Security steps for safer remote working
Working remotely or while on the move is becoming increasingly common. The principles and rules of data protection still apply when working remotely, if not, more so.
Keep your data safe when working remotely with these useful tips by Fellowes:
Don’t go public
Where possible, remote workers should avoid free Wi-Fi hotspots and public computers. If they absolutely must use a public device or connect to a public network, workers should take extra care when sending information over the internet. It is good practice to never store passwords and always carefully log out of web apps.
Maintain security protection
Schedule security protection to make sure all business devices are protected with preventative software including antivirus, web filtering, firewalls and device encryption.
If team members use their own mobile phones and computers for business activity, ask yourself if this is necessary or prudent.
Encrypt, encrypt, encrypt
It’s as easy for a remote worker to leave a USB stick on the train as it is for them to mislay a glove in a café.
Any device containing sensitive information should be encrypted as policy - that means USBs, mobile phones, tablets and laptops.
Use a VPN
Once fraught with complication, today’s Virtual Private Networks (VPN) are an altogether simpler prospect for the average user. VPNs provide an essential extra layer of security when working remotely and the wisest business owners and managers make using them mandatory.
VPN stands for Virtual Private Network and if you or your team are remote working, it’s essential to use one. A VPN is a bit like a private telephone line. It creates an unbreakable tunnel between one location (where an individual has chosen to work remotely) and another (the company network). In addition to making the process far more secure, a VPN also provides convenient access to company servers and applications.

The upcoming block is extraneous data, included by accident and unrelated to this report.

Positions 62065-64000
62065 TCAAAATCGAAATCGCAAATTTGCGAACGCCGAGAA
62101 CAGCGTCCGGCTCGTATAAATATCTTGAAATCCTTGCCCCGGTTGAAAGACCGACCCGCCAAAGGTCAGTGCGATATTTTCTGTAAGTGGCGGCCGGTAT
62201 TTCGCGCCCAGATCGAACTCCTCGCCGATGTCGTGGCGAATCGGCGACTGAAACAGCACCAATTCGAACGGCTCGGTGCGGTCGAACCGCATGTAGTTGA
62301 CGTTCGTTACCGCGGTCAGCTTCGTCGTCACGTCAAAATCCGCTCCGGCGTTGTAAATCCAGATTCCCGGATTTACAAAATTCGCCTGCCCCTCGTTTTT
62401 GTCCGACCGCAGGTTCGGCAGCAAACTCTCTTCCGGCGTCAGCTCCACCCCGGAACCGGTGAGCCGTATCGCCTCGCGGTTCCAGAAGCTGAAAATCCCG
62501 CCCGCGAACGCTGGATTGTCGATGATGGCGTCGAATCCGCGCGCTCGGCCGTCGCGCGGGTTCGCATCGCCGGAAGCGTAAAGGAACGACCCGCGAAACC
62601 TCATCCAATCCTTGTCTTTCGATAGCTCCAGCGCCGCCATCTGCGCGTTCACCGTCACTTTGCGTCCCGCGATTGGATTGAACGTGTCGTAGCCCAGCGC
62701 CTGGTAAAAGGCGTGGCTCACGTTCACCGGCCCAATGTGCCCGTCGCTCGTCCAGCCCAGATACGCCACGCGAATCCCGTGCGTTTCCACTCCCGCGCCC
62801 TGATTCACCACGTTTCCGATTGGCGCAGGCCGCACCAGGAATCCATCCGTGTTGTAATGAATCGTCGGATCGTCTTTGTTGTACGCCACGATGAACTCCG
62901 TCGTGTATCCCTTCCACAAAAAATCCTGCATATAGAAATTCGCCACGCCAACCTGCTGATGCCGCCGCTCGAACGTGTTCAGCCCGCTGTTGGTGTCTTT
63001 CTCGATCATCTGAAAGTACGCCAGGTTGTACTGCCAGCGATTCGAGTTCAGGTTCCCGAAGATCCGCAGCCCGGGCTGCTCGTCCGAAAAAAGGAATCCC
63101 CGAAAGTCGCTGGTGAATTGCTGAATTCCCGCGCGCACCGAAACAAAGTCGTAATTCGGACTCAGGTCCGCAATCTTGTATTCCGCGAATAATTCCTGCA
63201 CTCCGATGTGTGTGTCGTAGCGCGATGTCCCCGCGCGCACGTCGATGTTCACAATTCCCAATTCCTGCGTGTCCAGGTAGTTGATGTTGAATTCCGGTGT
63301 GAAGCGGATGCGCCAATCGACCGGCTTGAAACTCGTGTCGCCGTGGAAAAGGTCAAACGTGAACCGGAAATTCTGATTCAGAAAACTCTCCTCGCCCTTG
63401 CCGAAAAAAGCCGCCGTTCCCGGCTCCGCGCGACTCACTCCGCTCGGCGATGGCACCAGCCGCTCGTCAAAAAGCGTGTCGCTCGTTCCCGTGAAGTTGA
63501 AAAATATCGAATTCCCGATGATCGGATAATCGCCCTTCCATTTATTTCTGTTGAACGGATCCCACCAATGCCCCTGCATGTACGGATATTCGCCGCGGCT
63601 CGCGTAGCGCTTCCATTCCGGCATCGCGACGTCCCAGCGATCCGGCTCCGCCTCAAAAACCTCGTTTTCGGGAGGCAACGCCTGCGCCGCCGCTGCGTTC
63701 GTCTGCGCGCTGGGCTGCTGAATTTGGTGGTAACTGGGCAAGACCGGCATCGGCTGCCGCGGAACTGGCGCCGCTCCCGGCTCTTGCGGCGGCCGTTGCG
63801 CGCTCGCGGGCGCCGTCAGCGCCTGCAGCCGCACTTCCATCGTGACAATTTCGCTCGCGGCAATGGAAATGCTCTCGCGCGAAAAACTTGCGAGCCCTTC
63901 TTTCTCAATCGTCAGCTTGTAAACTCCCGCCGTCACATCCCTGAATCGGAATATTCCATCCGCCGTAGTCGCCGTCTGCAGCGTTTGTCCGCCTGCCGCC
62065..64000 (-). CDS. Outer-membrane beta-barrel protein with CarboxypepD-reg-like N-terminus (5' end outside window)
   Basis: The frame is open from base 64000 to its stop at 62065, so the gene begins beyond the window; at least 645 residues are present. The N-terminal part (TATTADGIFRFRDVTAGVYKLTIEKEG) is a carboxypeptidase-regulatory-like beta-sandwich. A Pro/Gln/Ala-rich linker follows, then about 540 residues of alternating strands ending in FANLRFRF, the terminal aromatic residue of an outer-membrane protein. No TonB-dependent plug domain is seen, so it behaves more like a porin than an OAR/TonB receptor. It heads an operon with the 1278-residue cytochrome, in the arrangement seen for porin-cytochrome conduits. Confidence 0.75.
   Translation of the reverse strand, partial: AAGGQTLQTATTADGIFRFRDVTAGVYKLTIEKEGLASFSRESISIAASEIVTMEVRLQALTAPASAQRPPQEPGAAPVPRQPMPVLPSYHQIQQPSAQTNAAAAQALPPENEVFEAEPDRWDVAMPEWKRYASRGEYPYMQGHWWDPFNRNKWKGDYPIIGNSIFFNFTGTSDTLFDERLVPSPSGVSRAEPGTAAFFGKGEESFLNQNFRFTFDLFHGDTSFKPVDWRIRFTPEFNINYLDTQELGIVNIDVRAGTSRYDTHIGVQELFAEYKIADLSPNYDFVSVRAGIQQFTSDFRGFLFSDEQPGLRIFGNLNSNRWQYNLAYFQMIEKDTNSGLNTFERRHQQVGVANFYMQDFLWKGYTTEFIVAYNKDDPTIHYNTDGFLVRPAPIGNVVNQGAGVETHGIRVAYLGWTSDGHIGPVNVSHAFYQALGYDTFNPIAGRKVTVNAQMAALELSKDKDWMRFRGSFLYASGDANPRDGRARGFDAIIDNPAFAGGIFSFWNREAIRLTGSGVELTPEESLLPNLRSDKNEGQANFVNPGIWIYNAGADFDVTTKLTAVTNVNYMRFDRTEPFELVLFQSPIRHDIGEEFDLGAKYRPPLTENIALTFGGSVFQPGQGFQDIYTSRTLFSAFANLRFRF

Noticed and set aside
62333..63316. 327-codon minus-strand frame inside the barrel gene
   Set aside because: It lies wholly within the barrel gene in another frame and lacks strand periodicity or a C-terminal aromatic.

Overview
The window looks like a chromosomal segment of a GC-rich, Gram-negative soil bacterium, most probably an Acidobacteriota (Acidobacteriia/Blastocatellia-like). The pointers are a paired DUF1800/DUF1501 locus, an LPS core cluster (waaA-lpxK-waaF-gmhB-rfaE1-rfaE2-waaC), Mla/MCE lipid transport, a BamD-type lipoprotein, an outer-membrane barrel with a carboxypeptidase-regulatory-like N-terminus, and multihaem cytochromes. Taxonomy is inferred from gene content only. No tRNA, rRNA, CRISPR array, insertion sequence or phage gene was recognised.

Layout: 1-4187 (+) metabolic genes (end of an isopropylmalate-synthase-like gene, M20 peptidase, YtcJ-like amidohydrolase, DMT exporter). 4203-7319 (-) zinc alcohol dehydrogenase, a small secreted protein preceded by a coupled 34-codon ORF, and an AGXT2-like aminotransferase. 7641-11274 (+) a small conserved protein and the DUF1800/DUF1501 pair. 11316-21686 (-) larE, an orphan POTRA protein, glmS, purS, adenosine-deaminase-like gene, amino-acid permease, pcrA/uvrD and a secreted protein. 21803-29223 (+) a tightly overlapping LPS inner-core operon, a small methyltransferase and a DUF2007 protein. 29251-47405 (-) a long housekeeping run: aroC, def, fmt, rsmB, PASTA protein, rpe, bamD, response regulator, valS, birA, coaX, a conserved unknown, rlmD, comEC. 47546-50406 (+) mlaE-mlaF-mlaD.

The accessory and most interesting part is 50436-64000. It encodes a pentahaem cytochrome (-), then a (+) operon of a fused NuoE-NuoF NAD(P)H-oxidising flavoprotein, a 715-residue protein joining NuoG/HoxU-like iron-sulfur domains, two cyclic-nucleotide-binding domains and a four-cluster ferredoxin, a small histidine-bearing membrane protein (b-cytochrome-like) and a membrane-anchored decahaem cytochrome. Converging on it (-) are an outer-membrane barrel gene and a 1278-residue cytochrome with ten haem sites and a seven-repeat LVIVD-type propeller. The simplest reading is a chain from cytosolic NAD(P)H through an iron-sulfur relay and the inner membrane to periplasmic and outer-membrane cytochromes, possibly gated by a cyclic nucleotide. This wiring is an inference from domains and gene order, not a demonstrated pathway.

Take your time over passwords
As tempting as it is to make 1234Password your go-to for every password request, it’s not sensible when it comes to data protection. Spend some time devising obscure passwords. They’re your first line of defence against hackers so make them good ones. (Sources: https://minutehack.com/guides/10-security-tips-for-remote-and-mobile-working.
Consider the threat of visual hacking
Visual hacking can be a real threat if you are working in public places or on the go. Shoulder Surfing,’ as it has become known, is a growing form of identity theft whereby private information is viewed or even photographed over the shoulder of anyone using a screen.
Protect your screen from prying eyes by investing in a privacy screen that can be easily attached and removed from laptop screens. Fellowes PrivaScreen™ Blackout Privacy Filters black out the screen from the side view to protect your privacy, while maintaining a crystal-clear screen straight-on.
• Instead of reacting to a data protection breach that catches us by surprise, it is better to be prepared for all eventualities.
• Create a robust remote working policy and business continuity plan that includes what measures workers can take in the event of a data breach.
• Identify the resources needed to protect data when it’s being accessed by remote workers and plan a response, should a breach occur.
• Take the time to educate team members on their responsibilities, what is expected of them and the practical steps they can take to protect company, customer, employee, supplier and any other data that they work with.